Once upon a time obtaining a phone number was the key to the castle. A simple phone number could lead to a Friday night date, a new friend or the beginning of a business connection. Now the castle has about 20 different passwords just to say hi. Where do you even begin with communication? “Friend me on Facebook” “Connect with me on LinkedIn” “Text me” “Here’s my email”. AHHH OVERLOAD.
Wishing you had a magical letter delivering owl? I certainly am right now. Let’s dissect communication among new professional contacts and not let anyone sneak in your DM’s.
Just say no. Facebook has a time and a place. But not for professional conversations, kick Facebook to the curb. It’s a difficult platform to use for a conversation and puts all of your personal info up for grabs.
“Nice 2 meet u”. Okay it’s not 2009, abbreviations are passé. But you get the idea. Texting is informal and lacks the professional angle. If you get a number, make a phone call and skip debating the appropriateness of texting.
Alright, we are getting closer. LinkedIn means business (haha functionality jokes). You can connect on LinkedIn and learn about an individual’s company, previous experience and more. LinkedIn should not be the main point of contact, but it’s a great supplementary resource.
Modern day necessity. We all have email and most of us check our emails at least once a day. It is a great point communication technique for your newest contact. Just keep in mind what part of your life this connection should reside in. Are they a potential client? Company email. Could they help you change careers? Personal email.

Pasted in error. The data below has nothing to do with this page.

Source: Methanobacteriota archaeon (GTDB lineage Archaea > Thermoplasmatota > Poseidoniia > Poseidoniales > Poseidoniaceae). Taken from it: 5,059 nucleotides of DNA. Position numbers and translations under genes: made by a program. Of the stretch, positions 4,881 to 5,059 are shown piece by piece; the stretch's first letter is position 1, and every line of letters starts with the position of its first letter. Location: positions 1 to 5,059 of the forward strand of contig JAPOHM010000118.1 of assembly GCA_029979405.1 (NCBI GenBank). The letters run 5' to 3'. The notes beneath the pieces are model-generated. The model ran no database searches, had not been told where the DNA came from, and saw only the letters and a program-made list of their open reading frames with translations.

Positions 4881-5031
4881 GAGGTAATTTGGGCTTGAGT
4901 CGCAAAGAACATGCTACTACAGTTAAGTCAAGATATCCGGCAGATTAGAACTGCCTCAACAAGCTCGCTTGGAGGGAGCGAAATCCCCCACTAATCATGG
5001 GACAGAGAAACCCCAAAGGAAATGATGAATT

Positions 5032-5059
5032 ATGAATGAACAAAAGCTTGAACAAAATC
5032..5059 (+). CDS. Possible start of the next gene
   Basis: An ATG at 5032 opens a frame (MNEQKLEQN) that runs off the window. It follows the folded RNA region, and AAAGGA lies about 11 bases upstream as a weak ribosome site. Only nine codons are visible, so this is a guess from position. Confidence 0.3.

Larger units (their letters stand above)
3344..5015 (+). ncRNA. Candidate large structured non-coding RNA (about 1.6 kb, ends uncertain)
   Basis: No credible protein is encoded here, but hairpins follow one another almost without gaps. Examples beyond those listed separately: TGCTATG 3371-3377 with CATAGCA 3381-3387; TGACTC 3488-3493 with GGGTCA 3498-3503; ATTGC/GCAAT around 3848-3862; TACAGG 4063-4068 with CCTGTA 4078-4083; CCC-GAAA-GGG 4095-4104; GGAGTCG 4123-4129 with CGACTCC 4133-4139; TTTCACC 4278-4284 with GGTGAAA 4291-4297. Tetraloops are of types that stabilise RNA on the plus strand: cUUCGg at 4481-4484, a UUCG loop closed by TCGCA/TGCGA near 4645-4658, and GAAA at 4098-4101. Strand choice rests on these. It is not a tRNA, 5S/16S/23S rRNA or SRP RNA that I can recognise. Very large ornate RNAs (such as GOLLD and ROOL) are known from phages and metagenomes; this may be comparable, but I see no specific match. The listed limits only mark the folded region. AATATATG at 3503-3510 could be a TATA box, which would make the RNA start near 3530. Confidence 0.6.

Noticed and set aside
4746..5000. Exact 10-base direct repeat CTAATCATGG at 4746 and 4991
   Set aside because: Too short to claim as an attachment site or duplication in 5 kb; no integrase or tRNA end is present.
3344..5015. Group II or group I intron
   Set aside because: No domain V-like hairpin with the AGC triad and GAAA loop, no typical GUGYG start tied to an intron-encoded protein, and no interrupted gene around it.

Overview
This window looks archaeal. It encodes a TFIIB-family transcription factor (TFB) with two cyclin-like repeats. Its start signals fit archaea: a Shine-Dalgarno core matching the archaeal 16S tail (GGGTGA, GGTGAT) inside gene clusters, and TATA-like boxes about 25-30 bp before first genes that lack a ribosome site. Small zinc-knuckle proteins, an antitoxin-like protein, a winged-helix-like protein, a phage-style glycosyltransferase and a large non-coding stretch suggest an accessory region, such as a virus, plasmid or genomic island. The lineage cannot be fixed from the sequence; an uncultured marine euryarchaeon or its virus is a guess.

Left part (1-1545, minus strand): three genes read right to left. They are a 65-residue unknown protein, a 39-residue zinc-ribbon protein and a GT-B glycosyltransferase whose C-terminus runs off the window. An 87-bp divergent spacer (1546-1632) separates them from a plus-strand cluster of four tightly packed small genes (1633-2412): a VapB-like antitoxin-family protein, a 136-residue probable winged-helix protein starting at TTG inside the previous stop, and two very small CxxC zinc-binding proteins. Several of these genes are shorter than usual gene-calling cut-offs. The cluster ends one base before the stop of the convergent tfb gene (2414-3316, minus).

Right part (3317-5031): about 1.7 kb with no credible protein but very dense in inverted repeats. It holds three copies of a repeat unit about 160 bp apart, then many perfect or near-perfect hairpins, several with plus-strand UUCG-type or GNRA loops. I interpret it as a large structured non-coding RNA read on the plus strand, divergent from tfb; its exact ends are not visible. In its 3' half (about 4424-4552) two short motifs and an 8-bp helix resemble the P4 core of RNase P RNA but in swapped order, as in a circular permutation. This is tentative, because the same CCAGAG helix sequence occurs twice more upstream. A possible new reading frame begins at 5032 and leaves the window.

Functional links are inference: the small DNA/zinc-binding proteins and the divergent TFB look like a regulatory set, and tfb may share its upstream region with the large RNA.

Always and forever the love/hate relationship toward picking of the phone. It’s instant gratification and makes a conversation flow without having to try and translate inflection. Although it can be intimidating when you don’t want to intrude on someone’s day or get trapped in a never ending game of phone tag. Stay focused, if you want to further this connection make it happen. A phone calls says I am genuinely interested and confident enough to reach out.
Set the tone. That very first point of contact can say a lot about you and your company. Be open to email and phone calls to see how a potential client wants to initiate the conversation. Then ASK! You never know a person’s preference for communication unless you ask, “What’s the best way to reach you?”
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